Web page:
Here Dr. Huber shares his thoughts on customized implants, the role of rehabilitation in orthopedics and advice for orthopedic surgeons just beginning to practice.
Q: What attracted you to the field of orthopedics?
Dr. Bryan Huber: My interest in orthopedics began after I sustained several minor orthopedic injuries as a young athlete. I had a chance to observe first hand the role of the orthopedic surgeon and his interaction with patients and other athletes. The movement and mechanical aspects of the body and the restoration of those functions post-injury are what attracted me to orthopedics. I enjoy seeing patients of all ages and the gratification of returning someone to daily and/or sports activities.
Q: Do you think that customized implants will become a standard of care in orthopedics?
BH: I believe that customized implants will become standard care in orthopedics. As computer technology advances and the economies of the scale are achieved, customized implants will be the standard of care. The ability to restore someone's knee to the original anatomic state with maximal bone preservation is especially important as a younger group of patients enters the realm of joint replacement.
Q: Has your position as medical director of rehabilitation services offered you a different perspective on the field of orthopedic surgery?
BH: Being the medical director of orthopedic and rehabilitation services has offered me a slightly different perspective on orthopedic surgery. I believe rehab is a vital part of successful surgery. I feel strongly about developing a close integrated orthopedic rehab program to optimize patient's care. Working closely with physical therapy allows constant feedback during the course of a patient's recovery.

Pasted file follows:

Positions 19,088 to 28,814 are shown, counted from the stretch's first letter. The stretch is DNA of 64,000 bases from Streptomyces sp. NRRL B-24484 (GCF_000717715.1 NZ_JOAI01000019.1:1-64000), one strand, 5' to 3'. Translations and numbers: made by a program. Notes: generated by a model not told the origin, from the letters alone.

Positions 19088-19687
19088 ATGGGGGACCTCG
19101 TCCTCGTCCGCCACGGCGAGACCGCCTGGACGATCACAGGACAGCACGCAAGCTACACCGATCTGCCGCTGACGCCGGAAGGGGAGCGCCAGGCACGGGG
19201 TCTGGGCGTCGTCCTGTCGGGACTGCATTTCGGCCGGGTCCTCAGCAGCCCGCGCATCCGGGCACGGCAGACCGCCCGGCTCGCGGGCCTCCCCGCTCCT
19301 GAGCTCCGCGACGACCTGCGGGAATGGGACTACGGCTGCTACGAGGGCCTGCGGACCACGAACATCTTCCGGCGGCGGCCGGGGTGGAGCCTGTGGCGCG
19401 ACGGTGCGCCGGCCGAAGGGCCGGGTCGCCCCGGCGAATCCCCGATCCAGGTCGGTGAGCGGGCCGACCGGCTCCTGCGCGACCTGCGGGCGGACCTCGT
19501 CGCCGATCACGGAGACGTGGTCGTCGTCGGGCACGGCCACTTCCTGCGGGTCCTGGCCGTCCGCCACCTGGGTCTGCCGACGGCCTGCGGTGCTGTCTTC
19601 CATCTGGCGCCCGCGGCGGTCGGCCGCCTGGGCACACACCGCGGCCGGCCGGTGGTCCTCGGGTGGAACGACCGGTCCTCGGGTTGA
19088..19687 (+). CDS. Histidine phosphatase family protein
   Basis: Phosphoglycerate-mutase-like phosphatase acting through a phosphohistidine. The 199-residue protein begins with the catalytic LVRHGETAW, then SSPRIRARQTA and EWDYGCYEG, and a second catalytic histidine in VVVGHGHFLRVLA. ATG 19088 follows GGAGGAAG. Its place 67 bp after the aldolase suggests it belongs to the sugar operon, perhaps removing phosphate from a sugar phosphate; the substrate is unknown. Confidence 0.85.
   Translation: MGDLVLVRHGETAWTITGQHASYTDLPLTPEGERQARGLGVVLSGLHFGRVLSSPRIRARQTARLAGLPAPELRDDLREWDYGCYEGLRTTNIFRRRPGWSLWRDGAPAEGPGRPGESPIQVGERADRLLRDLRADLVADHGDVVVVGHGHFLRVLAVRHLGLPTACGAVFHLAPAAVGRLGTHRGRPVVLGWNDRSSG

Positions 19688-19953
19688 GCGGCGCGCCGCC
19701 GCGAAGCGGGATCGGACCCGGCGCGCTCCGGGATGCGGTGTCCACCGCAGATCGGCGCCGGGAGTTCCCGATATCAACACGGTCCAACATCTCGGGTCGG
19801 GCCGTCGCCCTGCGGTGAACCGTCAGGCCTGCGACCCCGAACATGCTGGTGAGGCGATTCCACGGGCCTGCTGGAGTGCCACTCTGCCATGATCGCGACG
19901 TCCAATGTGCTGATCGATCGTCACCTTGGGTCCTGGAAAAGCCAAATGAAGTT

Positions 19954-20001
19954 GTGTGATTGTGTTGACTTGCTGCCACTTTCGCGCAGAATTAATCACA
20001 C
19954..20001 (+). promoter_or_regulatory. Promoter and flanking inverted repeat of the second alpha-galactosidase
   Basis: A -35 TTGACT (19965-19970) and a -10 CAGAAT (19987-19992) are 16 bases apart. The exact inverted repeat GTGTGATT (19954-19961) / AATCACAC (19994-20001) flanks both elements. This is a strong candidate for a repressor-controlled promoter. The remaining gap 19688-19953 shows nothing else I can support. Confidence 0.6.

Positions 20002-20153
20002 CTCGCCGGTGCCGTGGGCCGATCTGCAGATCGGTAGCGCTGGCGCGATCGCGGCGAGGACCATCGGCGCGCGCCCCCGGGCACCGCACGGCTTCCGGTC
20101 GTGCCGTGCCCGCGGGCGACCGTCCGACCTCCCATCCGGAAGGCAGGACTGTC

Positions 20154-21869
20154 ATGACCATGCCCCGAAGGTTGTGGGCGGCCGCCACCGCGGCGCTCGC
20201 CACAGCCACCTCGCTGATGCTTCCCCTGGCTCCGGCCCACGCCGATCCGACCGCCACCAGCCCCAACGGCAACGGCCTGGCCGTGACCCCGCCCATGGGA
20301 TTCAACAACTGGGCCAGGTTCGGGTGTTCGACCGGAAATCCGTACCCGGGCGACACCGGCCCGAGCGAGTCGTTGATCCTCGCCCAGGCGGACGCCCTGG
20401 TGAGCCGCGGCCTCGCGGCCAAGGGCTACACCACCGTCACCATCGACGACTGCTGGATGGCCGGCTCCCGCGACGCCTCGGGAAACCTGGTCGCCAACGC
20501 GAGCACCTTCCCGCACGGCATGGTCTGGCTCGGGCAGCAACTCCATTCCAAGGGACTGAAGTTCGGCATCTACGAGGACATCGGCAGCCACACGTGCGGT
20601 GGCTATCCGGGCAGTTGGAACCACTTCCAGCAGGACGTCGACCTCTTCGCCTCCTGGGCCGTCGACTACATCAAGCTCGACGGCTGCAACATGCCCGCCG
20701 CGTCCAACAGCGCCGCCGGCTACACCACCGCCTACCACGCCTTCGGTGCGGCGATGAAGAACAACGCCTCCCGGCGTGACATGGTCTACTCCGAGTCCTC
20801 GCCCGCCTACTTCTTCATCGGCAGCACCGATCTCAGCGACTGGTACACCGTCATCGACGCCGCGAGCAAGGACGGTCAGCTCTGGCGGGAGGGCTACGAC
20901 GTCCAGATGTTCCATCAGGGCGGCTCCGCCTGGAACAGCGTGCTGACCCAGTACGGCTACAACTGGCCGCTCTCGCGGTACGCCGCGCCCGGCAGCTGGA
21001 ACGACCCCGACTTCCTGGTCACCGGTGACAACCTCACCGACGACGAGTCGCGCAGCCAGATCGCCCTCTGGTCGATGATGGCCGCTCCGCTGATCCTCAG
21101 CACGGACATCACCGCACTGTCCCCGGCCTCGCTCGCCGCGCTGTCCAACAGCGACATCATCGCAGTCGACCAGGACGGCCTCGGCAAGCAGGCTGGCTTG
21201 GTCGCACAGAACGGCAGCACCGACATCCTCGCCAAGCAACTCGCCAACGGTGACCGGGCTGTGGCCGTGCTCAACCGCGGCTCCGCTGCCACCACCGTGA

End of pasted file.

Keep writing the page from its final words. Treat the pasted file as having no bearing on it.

Q: How has working with athletes shaped the way you view patient care?
BH: Athletes push orthopedic surgeons to explore less invasive novel procedures and treatments that potentially allow a quicker, more reliable return to sports.
Q: What advice do you have to offer to orthopedic surgeons just beginning to practice?
BH: When beginning the search for an orthopedic practice, there are several variables that come into play including location, financial reimbursement, practice style and partners. Obtaining all four of these variables is unlikely, but each surgeon must prioritize and not agonize. When starting to practice it is better to have a broad base of interest and as your practice matures you will be able to develop a niche area. In addition, it is important to spend plenty of time with your patients both pre- and postoperatively, have an empathic ear and treat them as one of your family. When counseling patients on surgical options, it is important to develop a true shared decision-making process in which patients are educated on the risks and benefits and the pros and cons of each option, so they can make the best educated decision for themselves.
More Articles on Sports Medicine:
Exciting Developments in Sports Medicine: Q&A With Dr. Bradley Butkovich of Atlantic Orthopaedic Specialists
What Are the Biggest Opportunities for Orthopedics in ASCs? 3 Orthopedic Surgeons Weigh In
7 Statistics on Orthopedic Surgeon Time Spent in the Hospital